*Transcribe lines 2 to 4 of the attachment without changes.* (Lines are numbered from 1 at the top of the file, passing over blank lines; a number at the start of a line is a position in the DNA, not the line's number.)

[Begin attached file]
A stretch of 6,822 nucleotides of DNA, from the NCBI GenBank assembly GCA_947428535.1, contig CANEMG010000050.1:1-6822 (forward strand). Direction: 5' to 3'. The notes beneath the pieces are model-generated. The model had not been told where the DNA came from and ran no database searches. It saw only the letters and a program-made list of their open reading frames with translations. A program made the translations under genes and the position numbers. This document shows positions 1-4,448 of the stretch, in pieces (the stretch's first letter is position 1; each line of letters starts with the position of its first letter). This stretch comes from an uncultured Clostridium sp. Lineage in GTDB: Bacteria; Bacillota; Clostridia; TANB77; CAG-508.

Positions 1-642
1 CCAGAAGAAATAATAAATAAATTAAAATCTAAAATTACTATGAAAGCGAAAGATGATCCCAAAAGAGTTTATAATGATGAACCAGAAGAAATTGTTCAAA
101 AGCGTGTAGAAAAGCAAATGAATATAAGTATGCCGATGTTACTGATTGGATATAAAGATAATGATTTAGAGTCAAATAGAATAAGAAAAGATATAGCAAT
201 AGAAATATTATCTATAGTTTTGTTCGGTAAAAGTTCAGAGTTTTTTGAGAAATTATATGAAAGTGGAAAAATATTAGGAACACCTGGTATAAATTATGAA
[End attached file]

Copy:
Positions 1-642
1 CCAGAAGAAATAATAAATAAATTAAAATCTAAAATTACTATGAAAGCGAAAGATGATCCCAAAAGAGTTTATAATGATGAACCAGAAGAAATTGTTCAAA
101 AGCGTGTAGAAAAGCAAATGAATATAAGTATGCCGATGTTACTGATTGGATATAAAGATAATGATTTAGAGTCAAATAGAATAAGAAAAGATATAGCAAT